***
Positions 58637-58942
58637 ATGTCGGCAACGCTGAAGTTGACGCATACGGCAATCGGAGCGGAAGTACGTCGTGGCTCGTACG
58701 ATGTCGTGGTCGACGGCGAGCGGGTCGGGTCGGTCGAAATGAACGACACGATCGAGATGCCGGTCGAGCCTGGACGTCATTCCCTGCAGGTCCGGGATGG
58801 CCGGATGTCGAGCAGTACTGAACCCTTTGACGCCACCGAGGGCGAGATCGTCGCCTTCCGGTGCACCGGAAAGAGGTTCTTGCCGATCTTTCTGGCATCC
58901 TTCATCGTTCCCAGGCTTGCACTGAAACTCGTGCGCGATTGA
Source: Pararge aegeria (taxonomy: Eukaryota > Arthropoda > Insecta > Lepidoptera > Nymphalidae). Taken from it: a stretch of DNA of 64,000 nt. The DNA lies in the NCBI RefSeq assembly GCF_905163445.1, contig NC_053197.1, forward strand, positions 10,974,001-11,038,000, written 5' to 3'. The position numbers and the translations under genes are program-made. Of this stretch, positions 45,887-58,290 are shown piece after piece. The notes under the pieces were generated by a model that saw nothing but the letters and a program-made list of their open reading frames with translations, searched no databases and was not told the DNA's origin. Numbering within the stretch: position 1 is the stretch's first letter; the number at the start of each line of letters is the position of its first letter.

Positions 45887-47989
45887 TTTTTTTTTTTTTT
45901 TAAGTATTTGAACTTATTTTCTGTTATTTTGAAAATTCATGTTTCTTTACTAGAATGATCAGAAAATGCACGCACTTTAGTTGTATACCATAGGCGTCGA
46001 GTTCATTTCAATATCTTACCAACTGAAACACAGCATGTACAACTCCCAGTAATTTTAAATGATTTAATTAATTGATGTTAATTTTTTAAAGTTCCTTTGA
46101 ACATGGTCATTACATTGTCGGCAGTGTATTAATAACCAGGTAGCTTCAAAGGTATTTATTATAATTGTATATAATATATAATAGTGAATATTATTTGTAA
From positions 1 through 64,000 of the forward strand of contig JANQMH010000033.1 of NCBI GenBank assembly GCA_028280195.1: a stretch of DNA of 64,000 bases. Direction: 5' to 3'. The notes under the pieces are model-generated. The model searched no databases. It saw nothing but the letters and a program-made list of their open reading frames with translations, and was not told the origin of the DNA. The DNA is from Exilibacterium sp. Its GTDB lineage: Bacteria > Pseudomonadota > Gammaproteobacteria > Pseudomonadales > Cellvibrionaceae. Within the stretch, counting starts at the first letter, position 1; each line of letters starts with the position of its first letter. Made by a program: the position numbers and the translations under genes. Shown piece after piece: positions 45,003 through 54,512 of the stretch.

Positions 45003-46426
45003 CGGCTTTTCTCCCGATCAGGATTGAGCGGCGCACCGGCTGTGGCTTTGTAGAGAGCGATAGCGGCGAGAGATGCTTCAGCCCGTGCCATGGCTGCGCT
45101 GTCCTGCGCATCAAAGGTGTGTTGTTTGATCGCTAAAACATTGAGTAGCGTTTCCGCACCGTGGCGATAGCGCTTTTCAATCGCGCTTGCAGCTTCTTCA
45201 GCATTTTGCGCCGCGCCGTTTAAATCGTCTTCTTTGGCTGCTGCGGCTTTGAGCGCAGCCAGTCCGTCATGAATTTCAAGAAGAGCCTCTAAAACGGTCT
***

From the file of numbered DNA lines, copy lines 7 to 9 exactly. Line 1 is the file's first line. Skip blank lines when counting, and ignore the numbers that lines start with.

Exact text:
Positions 45887-47989
45887 TTTTTTTTTTTTTT
45901 TAAGTATTTGAACTTATTTTCTGTTATTTTGAAAATTCATGTTTCTTTACTAGAATGATCAGAAAATGCACGCACTTTAGTTGTATACCATAGGCGTCGA